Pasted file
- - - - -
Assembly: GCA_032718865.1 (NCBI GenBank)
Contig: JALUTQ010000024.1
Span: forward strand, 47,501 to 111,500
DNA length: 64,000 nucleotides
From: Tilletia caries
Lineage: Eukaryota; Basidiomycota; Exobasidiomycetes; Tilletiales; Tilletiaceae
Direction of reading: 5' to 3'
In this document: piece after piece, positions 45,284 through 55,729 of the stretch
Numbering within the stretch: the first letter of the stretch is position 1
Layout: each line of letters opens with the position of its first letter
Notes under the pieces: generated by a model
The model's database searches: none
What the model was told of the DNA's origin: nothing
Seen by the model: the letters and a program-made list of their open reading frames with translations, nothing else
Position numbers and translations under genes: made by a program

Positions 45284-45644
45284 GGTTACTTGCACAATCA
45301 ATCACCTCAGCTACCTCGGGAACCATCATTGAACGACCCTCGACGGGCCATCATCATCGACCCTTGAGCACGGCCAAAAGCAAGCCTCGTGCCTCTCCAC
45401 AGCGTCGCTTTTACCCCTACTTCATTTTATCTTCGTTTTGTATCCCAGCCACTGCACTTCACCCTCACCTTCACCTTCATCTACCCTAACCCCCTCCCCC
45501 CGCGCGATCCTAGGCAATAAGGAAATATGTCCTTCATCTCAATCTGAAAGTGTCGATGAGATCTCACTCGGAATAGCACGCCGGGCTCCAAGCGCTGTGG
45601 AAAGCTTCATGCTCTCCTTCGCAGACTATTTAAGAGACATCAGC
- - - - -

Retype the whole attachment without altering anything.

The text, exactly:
Assembly: GCA_032718865.1 (NCBI GenBank)
Contig: JALUTQ010000024.1
Span: forward strand, 47,501 to 111,500
DNA length: 64,000 nucleotides
From: Tilletia caries
Lineage: Eukaryota; Basidiomycota; Exobasidiomycetes; Tilletiales; Tilletiaceae
Direction of reading: 5' to 3'
In this document: piece after piece, positions 45,284 through 55,729 of the stretch
Numbering within the stretch: the first letter of the stretch is position 1
Layout: each line of letters opens with the position of its first letter
Notes under the pieces: generated by a model
The model's database searches: none
What the model was told of the DNA's origin: nothing
Seen by the model: the letters and a program-made list of their open reading frames with translations, nothing else
Position numbers and translations under genes: made by a program

Positions 45284-45644
45284 GGTTACTTGCACAATCA
45301 ATCACCTCAGCTACCTCGGGAACCATCATTGAACGACCCTCGACGGGCCATCATCATCGACCCTTGAGCACGGCCAAAAGCAAGCCTCGTGCCTCTCCAC
45401 AGCGTCGCTTTTACCCCTACTTCATTTTATCTTCGTTTTGTATCCCAGCCACTGCACTTCACCCTCACCTTCACCTTCATCTACCCTAACCCCCTCCCCC
45501 CGCGCGATCCTAGGCAATAAGGAAATATGTCCTTCATCTCAATCTGAAAGTGTCGATGAGATCTCACTCGGAATAGCACGCCGGGCTCCAAGCGCTGTGG
45601 AAAGCTTCATGCTCTCCTTCGCAGACTATTTAAGAGACATCAGC